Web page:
I can’t believe how nervous I was last night. All I could imagine was that a caucus meeting would be a lot like politics on Facebook, where I’ve been accused of everything from holding a gun to a person’s head and robbing them via the Waiver Parker receives, to not being a member in good standing in my Church.
It couldn’t have been more different.
The turn out was huge. Big enough that we needed a room twice the size reserved, and there were still people in the overflow section.
I learned last night that the odds of the same people getting elected over and over as Utah Delegates increases vastly when there is only a small turn out to local precinct caucus meetings. The system works at it’s best when more people turn out to have their voices heard.
I was disappointed in the lack of opportunity to ask questions before the voting took place. Never the less, I did have the opportunity to ask several potential delegates how they felt about social safety nets for the medically fragile and disabled. I don’t think they expected that particular question, which is good, because I believe I received a more honest answer.
The highlight of my evening though was reading this paragraph from the Utah Republican Party State Party Platform:
We believe that the primary responsibility for meeting basic human needs rests with the individual, the family, and the voluntary charitable organizations. We recognize, however, that there are special social needs which must be addressed through state human service programs. We support requiring welfare recipients to work towards self-sufficiency.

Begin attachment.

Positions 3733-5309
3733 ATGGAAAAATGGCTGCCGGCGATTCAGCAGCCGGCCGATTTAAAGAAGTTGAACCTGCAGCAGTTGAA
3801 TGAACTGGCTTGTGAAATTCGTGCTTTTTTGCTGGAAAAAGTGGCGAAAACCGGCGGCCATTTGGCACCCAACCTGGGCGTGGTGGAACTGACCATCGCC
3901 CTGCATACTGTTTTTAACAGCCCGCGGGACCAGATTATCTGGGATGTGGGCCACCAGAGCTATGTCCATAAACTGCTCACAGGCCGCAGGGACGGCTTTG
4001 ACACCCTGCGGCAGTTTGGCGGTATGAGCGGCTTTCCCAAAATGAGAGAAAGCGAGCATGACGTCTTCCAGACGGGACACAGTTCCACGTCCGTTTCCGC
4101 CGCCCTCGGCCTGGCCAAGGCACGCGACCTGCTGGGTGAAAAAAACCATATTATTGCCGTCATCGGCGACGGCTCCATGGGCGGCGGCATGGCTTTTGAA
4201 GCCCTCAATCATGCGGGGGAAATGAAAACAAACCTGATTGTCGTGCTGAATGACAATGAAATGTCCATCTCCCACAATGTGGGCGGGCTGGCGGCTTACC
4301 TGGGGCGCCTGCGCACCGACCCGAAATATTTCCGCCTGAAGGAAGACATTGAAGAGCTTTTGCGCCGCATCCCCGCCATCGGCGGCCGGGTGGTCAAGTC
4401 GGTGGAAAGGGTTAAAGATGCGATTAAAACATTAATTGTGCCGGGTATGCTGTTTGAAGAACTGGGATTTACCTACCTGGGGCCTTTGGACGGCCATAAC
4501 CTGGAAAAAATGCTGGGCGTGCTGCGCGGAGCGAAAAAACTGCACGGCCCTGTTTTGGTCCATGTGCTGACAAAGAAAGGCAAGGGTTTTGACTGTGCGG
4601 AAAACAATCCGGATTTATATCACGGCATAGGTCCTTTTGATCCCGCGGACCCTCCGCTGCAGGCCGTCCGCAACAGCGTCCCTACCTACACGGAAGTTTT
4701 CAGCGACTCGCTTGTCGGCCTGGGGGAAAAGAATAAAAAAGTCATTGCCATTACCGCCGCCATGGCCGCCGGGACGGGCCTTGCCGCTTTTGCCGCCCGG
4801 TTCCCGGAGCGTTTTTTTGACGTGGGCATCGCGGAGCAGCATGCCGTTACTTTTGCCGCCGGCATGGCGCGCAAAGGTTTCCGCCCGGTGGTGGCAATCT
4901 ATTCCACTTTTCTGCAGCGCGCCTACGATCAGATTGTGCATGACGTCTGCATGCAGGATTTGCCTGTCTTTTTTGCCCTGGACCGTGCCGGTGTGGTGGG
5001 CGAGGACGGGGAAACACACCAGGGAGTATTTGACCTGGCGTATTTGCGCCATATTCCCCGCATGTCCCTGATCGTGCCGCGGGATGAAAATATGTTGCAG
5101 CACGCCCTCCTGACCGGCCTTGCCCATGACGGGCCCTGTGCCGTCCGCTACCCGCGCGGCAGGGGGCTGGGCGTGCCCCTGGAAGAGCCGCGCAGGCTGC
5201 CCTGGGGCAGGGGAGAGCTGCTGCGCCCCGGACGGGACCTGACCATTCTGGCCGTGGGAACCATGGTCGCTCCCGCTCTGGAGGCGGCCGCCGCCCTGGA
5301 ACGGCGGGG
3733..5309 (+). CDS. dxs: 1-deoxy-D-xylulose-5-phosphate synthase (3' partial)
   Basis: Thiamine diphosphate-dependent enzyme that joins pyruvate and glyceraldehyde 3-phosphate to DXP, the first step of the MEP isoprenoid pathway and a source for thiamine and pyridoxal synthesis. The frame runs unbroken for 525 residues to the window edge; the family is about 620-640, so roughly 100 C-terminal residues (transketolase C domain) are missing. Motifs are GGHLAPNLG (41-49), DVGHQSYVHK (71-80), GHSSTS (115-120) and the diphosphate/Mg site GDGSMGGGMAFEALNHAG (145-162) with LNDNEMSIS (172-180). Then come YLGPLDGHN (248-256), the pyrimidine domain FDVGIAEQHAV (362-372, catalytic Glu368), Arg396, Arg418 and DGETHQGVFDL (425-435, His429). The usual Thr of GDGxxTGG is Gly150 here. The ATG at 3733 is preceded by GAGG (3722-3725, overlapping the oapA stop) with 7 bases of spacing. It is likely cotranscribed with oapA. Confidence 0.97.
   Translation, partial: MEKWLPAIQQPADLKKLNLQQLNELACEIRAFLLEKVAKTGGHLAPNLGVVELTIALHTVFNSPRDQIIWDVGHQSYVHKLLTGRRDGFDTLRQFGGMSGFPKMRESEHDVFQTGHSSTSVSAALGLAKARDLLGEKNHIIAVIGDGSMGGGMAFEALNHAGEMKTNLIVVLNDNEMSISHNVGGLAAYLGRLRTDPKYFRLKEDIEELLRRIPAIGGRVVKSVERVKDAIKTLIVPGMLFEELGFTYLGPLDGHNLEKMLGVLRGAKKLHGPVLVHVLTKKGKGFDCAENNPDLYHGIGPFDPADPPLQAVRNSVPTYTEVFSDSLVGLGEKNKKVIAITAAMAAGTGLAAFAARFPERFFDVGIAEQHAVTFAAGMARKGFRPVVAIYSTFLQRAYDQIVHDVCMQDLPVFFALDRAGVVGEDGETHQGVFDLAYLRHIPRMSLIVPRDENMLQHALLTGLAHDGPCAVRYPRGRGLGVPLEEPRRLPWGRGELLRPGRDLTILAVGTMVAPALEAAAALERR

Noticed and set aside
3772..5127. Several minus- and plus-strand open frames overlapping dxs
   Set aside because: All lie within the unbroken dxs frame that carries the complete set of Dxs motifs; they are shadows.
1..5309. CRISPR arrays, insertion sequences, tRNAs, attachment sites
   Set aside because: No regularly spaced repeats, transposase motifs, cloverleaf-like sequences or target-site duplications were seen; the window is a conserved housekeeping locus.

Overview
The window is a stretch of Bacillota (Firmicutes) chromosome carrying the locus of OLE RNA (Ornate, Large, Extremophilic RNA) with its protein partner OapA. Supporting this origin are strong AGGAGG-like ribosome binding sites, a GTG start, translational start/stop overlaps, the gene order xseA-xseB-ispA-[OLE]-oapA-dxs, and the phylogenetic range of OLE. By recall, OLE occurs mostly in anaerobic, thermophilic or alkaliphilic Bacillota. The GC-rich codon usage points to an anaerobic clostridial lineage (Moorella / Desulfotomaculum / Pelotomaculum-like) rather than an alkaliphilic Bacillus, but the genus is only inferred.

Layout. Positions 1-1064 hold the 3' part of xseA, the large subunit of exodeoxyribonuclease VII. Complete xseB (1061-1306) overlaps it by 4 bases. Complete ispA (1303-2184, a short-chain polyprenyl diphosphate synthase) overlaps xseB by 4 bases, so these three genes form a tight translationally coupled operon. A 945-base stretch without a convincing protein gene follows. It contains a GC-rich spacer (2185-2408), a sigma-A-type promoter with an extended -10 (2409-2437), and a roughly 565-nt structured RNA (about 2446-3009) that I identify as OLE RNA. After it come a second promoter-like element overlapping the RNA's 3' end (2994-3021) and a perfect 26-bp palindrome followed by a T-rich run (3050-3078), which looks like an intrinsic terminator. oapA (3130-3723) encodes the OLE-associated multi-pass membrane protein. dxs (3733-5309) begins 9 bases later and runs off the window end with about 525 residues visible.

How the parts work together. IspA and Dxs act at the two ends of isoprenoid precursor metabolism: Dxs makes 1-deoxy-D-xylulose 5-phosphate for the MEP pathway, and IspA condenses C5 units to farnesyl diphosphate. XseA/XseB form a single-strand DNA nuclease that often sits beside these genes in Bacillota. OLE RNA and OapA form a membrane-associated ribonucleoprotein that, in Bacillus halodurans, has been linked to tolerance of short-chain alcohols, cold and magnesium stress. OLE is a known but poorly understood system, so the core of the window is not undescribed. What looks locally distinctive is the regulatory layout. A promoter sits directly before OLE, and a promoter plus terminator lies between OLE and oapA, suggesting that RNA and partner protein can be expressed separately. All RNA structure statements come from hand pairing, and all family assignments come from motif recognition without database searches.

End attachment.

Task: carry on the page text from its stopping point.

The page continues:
Just to make sure I was reading this item properly I asked my local legislative Representative to give me his take on it’s interpretation. His reply? Social safety nets. Not hammocks. Not cadillac plans. Our interpretations matched.
That alone made the itchy asbestos underwear I had donned just in case a caucus meeting really was like discussing politics on Facebook, worth the discomfort. Turns out I didn’t need it after all.
I truly believe one of the best kept secrets in this country are the real life experiences of parents trying not just to keep their medically fragile children alive, but the parents who have to fight for their kid with special needs to have the exact same rights a typical child is automatically granted.
It’s time for Utah Delegates to become more informed on this issue. While I could never hold an office in Utah (keeping Parker alive is seriously a full time job) I CAN research potential Delegates, attend Caucus meetings, meet with elected Delegates, invite them to meet Parker, and explain that Parker is only one child out of many in this state that need the social safety nets discussed in the Human Services paragraph in the Utah Republican Party State Party Platform refers to.
You don’t have to section out huge pieces of time to be involved in politics in Utah. It can be as simple as following @MiaBLove and @DanForUtah on Twitter or Mia Love and Dan Liljenquist on Facebook. Tell them Parker sent you, won’t you please?